Carter Loyd already enjoys the educational benefits – both present and future – of taking classes last school year and this year at the Summit Technology Academy/Missouri Innovation Campus.
Now, the Lee's Summit North High School senior gets to enjoy the new setting for some of those classes.
He and hundreds of other students from the Lee's Summit District and several other surrounding school districts began classes in August at the new Summit Tech/MIC building at the corner of Ward Parkway and Tudor Road. On Tuesday, school officials, community leaders, hundreds of community members and Missouri Governor Eric Greitens gathered for a grand opening and ribbon-cutting ceremony.
“Awesome day for our state,” said new Lee's Summit Superintendent Dennis Carpenter, who saved his last thank-you for the students who have been attending Summit Tech, forgoing a traditional high school setting and many times still participating in extracurricular activities. “It takes an incredibly dedicated student to be successful at a school the likes of which you're about to see.”
Compared to the previous campus across Ward Parkway, which had been a leased and converted warehouse space, Loyd said the new campus is a lot more open, allowing students to work together more.
“It's all about collaboration,” Loyd said. “We don't have desks, tables with chairs. It's nice to be able to work with classmates easily.”
Summit Tech began in 1999 as a place for STEM-based courses in the district and morphed into a place for many dual-credit offerings not only for Lee's Summit but also 11 other surrounding districts. The University of Central Missouri joined in 2012, starting the Missouri Innovation Campus setup, and Metro Community College now has signed on, allowing hundreds of high school students to get a jumpstart on college coursework as well as job prospects. Dozens of area businesses also are on board with internships and job training.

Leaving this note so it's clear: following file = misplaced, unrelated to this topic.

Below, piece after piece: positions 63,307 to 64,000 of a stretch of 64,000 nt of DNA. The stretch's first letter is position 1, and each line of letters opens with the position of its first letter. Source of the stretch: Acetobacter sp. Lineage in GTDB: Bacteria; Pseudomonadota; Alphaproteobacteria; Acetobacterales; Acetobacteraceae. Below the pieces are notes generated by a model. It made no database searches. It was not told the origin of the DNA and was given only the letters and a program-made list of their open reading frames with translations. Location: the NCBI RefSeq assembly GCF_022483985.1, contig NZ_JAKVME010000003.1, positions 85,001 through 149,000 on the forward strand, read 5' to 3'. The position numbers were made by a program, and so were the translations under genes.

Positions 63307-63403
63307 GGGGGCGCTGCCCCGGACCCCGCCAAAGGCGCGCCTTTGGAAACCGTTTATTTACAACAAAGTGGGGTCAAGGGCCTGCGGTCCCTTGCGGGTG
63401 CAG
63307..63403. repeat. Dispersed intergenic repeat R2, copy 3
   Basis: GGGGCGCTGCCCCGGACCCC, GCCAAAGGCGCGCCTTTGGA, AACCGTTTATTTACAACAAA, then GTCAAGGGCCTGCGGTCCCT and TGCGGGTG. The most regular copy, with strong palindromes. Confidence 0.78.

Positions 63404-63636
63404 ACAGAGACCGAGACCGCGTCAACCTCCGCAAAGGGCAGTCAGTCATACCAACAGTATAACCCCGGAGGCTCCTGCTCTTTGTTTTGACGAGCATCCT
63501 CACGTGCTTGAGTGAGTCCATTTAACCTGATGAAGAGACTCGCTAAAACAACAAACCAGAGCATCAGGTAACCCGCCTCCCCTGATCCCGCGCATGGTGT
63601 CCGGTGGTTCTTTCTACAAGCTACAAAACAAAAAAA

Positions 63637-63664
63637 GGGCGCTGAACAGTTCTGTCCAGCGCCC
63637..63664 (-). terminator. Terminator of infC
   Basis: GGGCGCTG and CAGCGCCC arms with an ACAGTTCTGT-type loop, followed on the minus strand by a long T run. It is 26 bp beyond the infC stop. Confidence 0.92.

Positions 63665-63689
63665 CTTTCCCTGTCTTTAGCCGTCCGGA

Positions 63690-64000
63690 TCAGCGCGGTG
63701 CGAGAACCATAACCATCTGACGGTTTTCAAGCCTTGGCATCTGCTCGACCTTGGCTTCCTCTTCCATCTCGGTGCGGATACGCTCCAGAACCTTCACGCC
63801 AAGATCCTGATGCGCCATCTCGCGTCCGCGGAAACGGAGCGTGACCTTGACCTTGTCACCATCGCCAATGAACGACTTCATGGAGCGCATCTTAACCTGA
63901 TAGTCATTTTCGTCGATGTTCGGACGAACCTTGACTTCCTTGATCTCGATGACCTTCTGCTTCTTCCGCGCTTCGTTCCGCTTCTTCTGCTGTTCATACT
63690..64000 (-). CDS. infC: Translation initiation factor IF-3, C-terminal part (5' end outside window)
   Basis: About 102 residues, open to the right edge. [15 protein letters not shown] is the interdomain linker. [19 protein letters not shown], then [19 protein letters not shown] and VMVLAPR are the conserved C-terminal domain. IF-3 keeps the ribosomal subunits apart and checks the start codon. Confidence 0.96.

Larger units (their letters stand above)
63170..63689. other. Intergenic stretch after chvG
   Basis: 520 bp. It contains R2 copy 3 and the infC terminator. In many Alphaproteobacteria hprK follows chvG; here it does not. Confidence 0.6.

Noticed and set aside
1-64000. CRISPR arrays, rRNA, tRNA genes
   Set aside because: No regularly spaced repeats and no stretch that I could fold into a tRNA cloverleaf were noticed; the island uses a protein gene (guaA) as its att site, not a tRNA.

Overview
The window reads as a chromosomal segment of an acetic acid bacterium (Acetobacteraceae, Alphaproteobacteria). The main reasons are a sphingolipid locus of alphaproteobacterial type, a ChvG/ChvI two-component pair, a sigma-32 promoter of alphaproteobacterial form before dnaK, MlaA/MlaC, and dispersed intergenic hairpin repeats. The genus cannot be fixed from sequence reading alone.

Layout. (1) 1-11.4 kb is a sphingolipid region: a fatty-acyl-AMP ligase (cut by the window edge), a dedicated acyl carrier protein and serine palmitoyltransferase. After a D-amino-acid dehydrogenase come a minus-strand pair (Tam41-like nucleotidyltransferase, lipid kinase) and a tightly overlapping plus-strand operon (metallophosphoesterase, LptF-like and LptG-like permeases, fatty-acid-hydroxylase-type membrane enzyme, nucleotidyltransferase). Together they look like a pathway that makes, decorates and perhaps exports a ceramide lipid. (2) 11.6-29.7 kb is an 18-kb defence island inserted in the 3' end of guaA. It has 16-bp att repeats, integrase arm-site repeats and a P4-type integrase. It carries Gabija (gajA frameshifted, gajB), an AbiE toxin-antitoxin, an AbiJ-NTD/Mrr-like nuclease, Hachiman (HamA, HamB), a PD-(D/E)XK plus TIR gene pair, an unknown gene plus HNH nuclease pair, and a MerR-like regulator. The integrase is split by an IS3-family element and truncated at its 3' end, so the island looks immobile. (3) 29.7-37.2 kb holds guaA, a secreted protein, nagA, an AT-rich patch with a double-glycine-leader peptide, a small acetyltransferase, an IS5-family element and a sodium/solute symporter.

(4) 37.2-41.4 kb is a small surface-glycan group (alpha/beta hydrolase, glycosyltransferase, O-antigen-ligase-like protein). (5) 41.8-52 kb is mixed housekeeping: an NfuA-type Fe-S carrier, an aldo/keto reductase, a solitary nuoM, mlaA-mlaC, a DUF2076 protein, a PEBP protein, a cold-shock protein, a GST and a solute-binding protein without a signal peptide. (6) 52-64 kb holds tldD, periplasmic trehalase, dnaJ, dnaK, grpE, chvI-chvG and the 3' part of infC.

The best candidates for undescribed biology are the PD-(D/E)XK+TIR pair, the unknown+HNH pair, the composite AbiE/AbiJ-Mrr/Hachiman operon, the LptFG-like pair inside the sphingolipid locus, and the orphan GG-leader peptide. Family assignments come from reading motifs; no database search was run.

Groundbreaking for the new campus took place in March 2016. Lee's Summit Schools footed 40 percent of the $40 million cost for the 140,000-square-foot facility, thanks to a voter-approved bond issue, and UCM paid 60 percent.
“Those are essential collaborations,” Bob White, Summit Tech's first principal and now president of the Lee's Summit Board of Education, said of UCM and MCC.
The combination of less time in college, less money spent on college and closing a job skills gap is something many people believe is worth celebrating.
“It is a teaching and learning facility that exists like no other,” said UCM President Charles Ambrose, who also singled out the successful high school juggling act from the first students involved when the MIC began in 2012.
“Each of you have not disappointed us,” he said. “You had all the balls in the air at the same time.”
Greitens recalled a piece of advice from his former boxing coach, who implored that if one wanted a different result they had to act differently. The unique, multi-faceted collaboration of Summit Tech/MIC is a great example, he said.
“Everybody came together to do different,” Greitens said. “That is a tremendous success. We're proud to invest in that success. What's also great about the Missouri Innovation Campus is people are having fun.”
Loyd said that before his junior year, he simply knew he enjoyed working with computers. Summit Tech/MIC opened up plenty of possibilities for him, and he's taken courses in computer programming and introduction to cyber security, as well as interning with IT department of Saint Luke's Health System and meeting new friends along the way. When he goes to UCM next fall to study cyber security, he'll be a college junior.
“It drew me into that path and showed me all there was with it,” Lloyd said. “It really accelerates your learning.”